Workforce challenges across Victorian medical oncology services

Ian M. Collins, Rob Blum, Eva Segelov, Phillip Parente, Craig Underhill

Research output: Contribution to journalArticleResearchpeer-review

3 Citations (Scopus)


Background: Cancer incidence is growing, with increasing treatment options and durations. This has led to an increase workload on the current oncology workforce. The global pandemic has increased this pressure further. Aims: To determine the current medical oncology workforce in Victoria, current shortfalls and future anticipated shortfalls beyond the COVID-19 pandemic. Methods: A self-reported, cross-sectional observational study of all current adult Victorian cancer services in June 2020 examining workforce, workload and early effects of the COVID-19 pandemic. Results: The current average workload of 242 new patients per full-time equivalent consultant in medical oncology across Victoria. This is higher than optimal to deliver a safe and efficient cancer service. The significant variation in workforce between sites highlights the areas in need of most urgent resource allocation. Use of safe prescribing practises such as electronic chemotherapy prescribing are not universal but urgently needed. Conclusions: The medical oncology workforce in Victoria is inadequate to meet current and future demands. This needs to be addressed urgently to avoid an adverse impact on cancer measures and quality standards. Better, standardised data collection is needed to allow for ongoing measures of workforce activity. Novel workforce solutions will also need to be implemented in the short and medium term in the face of global workforce shortages.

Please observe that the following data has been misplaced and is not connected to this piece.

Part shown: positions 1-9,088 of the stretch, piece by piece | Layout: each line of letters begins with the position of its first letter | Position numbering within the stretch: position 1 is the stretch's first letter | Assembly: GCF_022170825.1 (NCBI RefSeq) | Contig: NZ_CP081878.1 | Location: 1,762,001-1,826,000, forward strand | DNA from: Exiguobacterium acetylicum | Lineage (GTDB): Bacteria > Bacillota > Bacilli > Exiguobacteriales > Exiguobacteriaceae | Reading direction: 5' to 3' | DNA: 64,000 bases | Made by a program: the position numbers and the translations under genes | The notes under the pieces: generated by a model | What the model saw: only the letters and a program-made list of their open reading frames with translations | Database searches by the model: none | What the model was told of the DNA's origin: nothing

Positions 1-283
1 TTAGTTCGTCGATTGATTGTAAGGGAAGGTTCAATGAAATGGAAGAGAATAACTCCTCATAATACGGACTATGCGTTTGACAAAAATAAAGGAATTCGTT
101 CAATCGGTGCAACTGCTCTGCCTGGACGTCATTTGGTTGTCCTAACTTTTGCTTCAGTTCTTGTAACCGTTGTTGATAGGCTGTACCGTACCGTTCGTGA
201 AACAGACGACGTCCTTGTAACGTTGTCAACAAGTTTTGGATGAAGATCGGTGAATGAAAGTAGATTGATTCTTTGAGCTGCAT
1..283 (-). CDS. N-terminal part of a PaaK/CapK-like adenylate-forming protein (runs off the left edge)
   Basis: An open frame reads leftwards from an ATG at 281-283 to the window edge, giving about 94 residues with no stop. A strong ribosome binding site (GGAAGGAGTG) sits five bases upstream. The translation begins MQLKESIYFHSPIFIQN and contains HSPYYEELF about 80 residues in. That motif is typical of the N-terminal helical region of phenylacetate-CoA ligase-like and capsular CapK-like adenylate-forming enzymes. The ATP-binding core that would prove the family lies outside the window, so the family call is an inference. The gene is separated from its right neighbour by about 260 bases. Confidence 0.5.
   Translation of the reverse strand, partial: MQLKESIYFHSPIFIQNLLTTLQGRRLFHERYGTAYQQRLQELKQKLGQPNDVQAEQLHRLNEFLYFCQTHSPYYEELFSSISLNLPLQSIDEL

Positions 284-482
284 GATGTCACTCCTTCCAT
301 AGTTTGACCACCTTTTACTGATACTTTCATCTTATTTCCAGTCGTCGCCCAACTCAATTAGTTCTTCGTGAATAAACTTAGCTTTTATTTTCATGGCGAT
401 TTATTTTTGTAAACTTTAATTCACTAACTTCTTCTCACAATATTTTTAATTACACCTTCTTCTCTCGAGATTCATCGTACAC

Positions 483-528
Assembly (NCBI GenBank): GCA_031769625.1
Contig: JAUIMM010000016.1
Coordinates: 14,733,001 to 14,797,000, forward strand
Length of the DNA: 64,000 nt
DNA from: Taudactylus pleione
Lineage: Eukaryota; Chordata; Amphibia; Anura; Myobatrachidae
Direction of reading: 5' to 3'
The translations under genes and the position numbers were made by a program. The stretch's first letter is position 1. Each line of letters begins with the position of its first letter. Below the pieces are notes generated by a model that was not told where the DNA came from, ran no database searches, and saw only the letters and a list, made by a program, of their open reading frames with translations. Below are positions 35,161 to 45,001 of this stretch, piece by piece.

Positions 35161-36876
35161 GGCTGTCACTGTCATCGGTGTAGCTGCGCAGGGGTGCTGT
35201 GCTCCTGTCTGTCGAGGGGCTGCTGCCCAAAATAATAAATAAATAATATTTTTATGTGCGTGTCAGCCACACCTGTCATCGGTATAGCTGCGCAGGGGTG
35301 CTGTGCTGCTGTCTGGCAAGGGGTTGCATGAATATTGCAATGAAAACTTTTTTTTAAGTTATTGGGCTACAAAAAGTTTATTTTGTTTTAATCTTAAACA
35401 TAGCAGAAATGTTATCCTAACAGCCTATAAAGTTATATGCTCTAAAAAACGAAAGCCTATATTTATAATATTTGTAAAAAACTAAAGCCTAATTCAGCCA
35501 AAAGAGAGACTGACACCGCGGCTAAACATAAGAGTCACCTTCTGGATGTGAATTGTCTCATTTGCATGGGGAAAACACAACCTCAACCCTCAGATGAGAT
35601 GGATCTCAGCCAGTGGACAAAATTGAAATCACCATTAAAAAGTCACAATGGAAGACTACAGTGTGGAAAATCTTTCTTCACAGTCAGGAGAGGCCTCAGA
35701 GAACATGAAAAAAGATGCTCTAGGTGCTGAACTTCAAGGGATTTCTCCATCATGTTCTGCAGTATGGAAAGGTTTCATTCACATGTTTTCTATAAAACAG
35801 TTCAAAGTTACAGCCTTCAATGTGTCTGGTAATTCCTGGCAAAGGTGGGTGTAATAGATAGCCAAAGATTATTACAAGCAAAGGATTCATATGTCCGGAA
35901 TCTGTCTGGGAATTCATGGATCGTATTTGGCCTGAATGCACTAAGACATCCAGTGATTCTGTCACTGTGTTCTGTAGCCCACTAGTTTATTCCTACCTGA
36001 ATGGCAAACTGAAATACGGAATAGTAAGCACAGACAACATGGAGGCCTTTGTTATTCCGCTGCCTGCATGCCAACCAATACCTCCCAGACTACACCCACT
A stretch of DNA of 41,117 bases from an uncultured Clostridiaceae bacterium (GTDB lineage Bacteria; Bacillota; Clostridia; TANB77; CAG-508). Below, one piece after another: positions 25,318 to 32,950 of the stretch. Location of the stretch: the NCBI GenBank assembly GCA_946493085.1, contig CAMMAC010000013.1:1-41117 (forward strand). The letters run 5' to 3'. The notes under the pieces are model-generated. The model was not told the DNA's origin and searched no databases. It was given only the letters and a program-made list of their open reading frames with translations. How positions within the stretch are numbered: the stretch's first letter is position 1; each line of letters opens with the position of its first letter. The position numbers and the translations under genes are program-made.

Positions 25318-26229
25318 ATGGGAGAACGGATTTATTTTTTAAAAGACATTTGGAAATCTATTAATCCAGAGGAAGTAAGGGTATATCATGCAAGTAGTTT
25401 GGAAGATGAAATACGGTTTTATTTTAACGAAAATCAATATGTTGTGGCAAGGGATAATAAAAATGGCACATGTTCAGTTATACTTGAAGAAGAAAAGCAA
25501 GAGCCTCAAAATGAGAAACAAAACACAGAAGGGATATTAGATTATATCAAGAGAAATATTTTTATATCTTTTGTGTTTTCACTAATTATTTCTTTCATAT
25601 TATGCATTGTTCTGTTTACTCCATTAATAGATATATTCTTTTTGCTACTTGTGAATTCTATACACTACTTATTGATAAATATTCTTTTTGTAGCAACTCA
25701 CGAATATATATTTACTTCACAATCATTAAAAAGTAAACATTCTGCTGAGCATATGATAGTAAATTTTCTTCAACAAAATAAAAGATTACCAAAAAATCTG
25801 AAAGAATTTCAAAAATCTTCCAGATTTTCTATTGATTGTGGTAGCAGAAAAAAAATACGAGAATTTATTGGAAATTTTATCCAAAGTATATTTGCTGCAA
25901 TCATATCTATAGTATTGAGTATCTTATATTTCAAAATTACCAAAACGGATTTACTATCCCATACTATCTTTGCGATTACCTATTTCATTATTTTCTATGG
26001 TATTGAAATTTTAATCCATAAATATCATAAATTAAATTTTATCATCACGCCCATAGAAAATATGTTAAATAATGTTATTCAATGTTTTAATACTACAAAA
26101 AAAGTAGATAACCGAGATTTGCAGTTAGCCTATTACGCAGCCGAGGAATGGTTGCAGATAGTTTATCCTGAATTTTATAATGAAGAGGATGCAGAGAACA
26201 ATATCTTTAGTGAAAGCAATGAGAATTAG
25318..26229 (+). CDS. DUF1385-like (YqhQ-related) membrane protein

Original languageEnglish
Pages (from-to)946-950
Number of pages5
JournalInternal Medicine Journal
Issue number6
Publication statusPublished - Jun 2023


  • health workforce
  • healthcare benchmarking
  • medical oncology

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